Planning for your business—and for charitable giving
Estate planning expert Neil Kawashima, AB’93, offers advice on coordinating your business and charitable plans.
If you’re a business owner with philanthropic goals, consider coordinating your succession and charitable planning, suggests Neil Kawashima, AB’93, a partner in the Chicago office of McDermott Will & Emery LLP.
Business succession planning involves deciding who should own and control a business following the current owners and decision makers, says Kawashima, an expert in estate and gift planning and business succession planning who also focuses on philanthropic matters. The transfer can occur on a specific date, such as a retirement, or after an event, such as a death.
Business owners who want to coordinate charitable giving along with planning for business succession typically consider their family goals first and then consider how to provide for charity. Owners should contact the appropriate advisers early in the process. Advisers will take into account the business structure (corporation, S corporation, partnership, LLC), the anticipated liquidity stream from ownership of that property, income and death tax considerations, and whether a charity would have the ability to dispose of the interest in the business if it were contributed.
It is important to distinguish “ownership” from “control,” Kawashima says. In the first instance, an individual or select group of individuals may ultimately oversee and make decisions about a business, but the economic benefit would pass to a broader class of owners. In contrast, an owner may want to transfer an interest in the business to charity but have a select group of individuals retain control. In these situations, advisers work to reconcile an owner’s charitable goals with restrictions on business ownership by certain charities. They must analyze governance issues, corporate law issues, tax planning, and family dynamics.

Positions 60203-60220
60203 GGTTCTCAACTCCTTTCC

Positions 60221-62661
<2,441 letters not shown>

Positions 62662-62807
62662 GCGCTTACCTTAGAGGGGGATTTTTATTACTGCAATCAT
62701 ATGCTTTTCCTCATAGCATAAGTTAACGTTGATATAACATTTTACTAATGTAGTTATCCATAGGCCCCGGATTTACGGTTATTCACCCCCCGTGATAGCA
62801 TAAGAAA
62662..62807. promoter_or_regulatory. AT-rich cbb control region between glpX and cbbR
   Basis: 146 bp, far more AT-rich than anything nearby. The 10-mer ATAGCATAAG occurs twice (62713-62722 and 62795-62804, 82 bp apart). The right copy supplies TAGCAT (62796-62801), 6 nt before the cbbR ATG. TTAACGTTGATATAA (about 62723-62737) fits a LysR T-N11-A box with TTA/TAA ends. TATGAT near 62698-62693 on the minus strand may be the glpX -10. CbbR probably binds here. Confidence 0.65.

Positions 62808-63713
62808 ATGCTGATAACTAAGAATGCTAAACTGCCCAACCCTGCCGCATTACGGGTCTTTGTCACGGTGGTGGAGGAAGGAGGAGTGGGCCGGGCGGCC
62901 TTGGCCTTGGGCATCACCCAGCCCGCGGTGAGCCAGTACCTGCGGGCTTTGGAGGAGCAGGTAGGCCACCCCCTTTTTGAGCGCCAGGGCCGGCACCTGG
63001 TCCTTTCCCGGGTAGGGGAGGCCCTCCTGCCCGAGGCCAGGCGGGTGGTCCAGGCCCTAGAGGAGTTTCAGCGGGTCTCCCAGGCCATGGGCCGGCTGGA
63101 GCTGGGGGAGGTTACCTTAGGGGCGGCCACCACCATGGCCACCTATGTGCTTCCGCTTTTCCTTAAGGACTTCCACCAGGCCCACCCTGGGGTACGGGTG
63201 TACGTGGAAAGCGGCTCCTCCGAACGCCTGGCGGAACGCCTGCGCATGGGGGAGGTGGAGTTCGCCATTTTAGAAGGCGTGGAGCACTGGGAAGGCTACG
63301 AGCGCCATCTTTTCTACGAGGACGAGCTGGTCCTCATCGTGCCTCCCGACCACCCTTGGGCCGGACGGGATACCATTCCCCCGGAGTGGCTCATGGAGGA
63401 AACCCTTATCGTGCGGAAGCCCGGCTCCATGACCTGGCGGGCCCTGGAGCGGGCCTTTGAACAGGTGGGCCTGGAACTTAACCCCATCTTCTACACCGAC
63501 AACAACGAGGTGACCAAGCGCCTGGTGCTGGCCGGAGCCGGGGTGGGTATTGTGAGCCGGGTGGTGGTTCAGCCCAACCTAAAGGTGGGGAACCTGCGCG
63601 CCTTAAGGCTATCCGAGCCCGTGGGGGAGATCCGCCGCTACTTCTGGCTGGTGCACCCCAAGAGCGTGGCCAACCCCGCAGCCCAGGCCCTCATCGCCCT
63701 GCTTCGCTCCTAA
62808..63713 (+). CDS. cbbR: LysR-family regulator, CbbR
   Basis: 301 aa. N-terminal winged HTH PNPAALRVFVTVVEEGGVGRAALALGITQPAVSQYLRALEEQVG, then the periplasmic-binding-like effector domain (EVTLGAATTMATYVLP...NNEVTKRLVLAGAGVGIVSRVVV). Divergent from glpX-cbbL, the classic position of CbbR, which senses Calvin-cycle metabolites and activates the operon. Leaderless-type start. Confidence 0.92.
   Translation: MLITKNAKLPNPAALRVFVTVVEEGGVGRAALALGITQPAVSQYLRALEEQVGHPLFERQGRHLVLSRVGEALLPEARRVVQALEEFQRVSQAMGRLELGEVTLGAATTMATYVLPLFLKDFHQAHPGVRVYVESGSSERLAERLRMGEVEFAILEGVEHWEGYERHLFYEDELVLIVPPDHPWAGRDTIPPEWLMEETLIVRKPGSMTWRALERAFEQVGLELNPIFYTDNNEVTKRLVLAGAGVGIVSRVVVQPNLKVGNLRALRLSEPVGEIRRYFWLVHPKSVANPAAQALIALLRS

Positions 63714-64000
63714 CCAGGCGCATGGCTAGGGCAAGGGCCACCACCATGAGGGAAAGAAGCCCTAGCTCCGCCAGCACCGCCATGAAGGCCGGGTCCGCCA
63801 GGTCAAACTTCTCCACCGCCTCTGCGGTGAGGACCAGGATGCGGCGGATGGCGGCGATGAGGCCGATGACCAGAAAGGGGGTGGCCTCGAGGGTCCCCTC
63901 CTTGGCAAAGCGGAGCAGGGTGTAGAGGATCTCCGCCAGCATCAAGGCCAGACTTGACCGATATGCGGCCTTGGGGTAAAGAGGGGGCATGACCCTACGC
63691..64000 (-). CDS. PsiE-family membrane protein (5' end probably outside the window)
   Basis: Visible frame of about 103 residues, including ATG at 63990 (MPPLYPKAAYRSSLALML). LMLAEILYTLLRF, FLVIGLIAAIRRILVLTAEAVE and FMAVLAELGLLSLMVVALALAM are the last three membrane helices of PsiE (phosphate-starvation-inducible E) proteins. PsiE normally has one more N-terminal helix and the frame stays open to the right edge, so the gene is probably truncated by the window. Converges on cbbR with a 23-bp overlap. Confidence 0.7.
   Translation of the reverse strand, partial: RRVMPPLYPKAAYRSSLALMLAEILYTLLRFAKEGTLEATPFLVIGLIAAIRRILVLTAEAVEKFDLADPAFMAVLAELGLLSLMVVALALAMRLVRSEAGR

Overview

While the process can be complex, it also can be rewarding, Kawashima says. “I have been involved in successful situations in which owners of private businesses know that they will be selling their business in the near future and contribute an interest in their business to a charitable organization or a specialized charitable trust prior to the sale.” When the sale occurs, the donor receives an income tax charitable deduction for his or her contribution and avoids capital gains tax on the contributed interests. This type of charitable planning also can be combined with wealth transfer planning to avoid or reduce death taxes.
Charitable giving is a personal subject, and every situation is different. Contact your advisers and the Office of Gift Planning for advice.
Tip: In many situations, a family business will be the largest financial asset in the owner’s estate.